TBL20 - Posterior Abdominal Wall Flashcards Preview

Anatomy (D) > TBL20 - Posterior Abdominal Wall > Flashcards

Flashcards in TBL20 - Posterior Abdominal Wall Deck (10):
1

What part of the spinal column occupies the central part of the posterior abdominal wall? What do these vertebral bodies provide attachments for and what does this muscle join? What is the chief flexor of the thigh?

1) The five lumbar vertebrae and associated IV discs occupy the central part of the posterior abdominal wall
2) The vertebral bodies provide proximal attachments for the psoas major muscle (ignore the psoas minor) that joins the iliacus to form the iliopsoas muscle
3) The iliopsoas is the chief flexor of the thigh

2

What forms the superior part of the muscular posterior abdominal wall? What are the central and inferior parts of the muscular abdominal wall formed by?

1) The diaphragm forms the superior part of the muscular posterior abdominal wall
2) The central and inferior parts of the wall are formed by the transverse abdominis and quadratus lumborum muscles

3

Which abdominal organs when inflamed would elicit a positive psoas test and how is the test administered?

1) The iliopsoas muscle has extensive, clinically important relations to the kidneys, ureters, cecum, appendix, sigmoid colon, pancreas, lumbar lymph nodes, and nerves of the posterior abdominal wall. When any of these structures is diseased, movement of the iliopsoas usually causes pain
2) The person is asked to lie on the unaffected side and extend the thigh on the affected side against the resistance of the examiner’s hand. The elicitation of pain with this maneuver is a positive psoas sign

4

What are hiccups, and how is their characteristic sound produced?

Hiccups (hiccoughs) are involuntary, spasmodic contractions of the diaphragm, causing sudden inhalations that are rapidly interrupted by spasmodic closure of the glottis (aperture of the larynx) that checks the inflow of air and produces the characteristic sound

5

What covers the internal surface of the posterior abdominal wall and how is it named?

Like the anterolateral abdominal wall, the internal surface of the posterior abdominal wall is lined by endoabdominal fascia named by the muscles it covers e.g., transversalis, psoas, and diaphragmatic fasciae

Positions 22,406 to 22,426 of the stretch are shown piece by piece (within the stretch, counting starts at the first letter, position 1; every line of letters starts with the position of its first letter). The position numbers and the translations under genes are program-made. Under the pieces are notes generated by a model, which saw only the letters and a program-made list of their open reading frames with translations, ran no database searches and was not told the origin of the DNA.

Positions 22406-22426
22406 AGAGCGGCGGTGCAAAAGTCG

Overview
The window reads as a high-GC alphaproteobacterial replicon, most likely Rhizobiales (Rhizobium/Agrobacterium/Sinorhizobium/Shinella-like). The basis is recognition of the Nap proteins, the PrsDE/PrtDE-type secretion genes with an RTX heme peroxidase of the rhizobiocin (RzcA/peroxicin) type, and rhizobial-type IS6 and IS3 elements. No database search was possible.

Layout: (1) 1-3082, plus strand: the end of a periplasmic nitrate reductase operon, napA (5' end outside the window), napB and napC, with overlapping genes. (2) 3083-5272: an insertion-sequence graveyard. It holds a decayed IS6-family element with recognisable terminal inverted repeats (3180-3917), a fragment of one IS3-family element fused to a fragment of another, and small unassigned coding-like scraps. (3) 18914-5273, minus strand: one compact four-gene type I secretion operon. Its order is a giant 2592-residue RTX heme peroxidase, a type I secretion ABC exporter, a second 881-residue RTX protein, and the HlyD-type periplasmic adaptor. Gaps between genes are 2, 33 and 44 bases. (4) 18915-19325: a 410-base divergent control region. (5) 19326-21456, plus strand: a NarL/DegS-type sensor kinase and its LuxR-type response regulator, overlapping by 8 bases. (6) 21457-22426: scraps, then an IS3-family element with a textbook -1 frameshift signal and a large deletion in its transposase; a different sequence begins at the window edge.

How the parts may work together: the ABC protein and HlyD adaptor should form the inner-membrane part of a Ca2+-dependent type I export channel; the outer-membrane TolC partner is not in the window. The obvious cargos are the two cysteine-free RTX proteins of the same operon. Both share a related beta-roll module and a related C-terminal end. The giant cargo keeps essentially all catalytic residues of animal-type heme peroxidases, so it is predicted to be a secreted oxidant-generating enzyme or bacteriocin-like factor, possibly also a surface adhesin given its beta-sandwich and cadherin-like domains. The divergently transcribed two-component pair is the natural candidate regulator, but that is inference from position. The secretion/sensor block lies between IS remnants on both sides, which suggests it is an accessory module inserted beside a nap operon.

6

Where do the subcostal (T12), iliohypogastric (L1), and ilioinguinal (L1) course on the posterior abdominal wall? What do these nerves supply?

1) The subcostal (T12) and iliohypogastric and ilioinguinal (L1) nerves course inferolaterally on the anterior surface of the muscular portion of the posterior abdominal wall
2) The nerves supply skeletal muscles and skin of the inguinal and hypogastric regions

7

What muscle does the genitofemoral nerve pierce? What muscle does it supply? Where does the genitofemoral nerve supply sensory innervation to? What does the ilioinguinal nerve provide to the superomedial thigh?

1) The genitofemoral nerve pierces the psoas muscle
2) The genitofemoral nerve supplies the cremaster muscle
3) The genitofemoral nerve is sensory to the proximal thigh
4) The ilioinguinal nerve provides somatic sensory fibers to the superomedial thigh

8

What nerves supply somatic innervation to the anterior and medial thigh, respectively?

The femoral and obturator nerves supply somatic innervation to the anterior and medial thigh, respectively

9

Why can pain from ureteric calculi extend from the hypogastric region into the proximal anterior thigh?

1) A renal calculus (kidney stone) may pass from the kidney into the renal pelvis and then into the ureter
2) If the stone is sharp or larger than the normal lumen of the ureter (approximately 3 mm), it causes excessive distension of this muscular tube, the ureteric calculus will cause severe intermittent pain (ureteric colic) as it is gradually forced down the ureter by waves of contraction
3) Depending on the level of obstruction, which changes, the pain may be referred to the lumbar or inguinal regions, or to the external genitalia and/or testis
4) The pain is referred to the cutaneous areas innervated by spinal cord segments and sensory ganglia, which also receive visceral afferents from the ureter, mainly T11–L2. The pain passes inferoanteriorly “from the loin to the groin” as the stone progresses through the ureter. (The loin is the lumbar
region, and the groin is the inguinal region)
5) The pain may extend into the proximal anterior aspect of the thigh by projection through the genitofemoral nerve (L1, L2), the scrotum in males and the labia majora in females

10

Why does rupture of an aortic aneurysm cause severe abdominal or back pain?

1) Acute rupture of an abdominal aortic aneurysm is associated with severe pain in the abdomen or back
2) Ask

Decks in Anatomy (D) Class (107):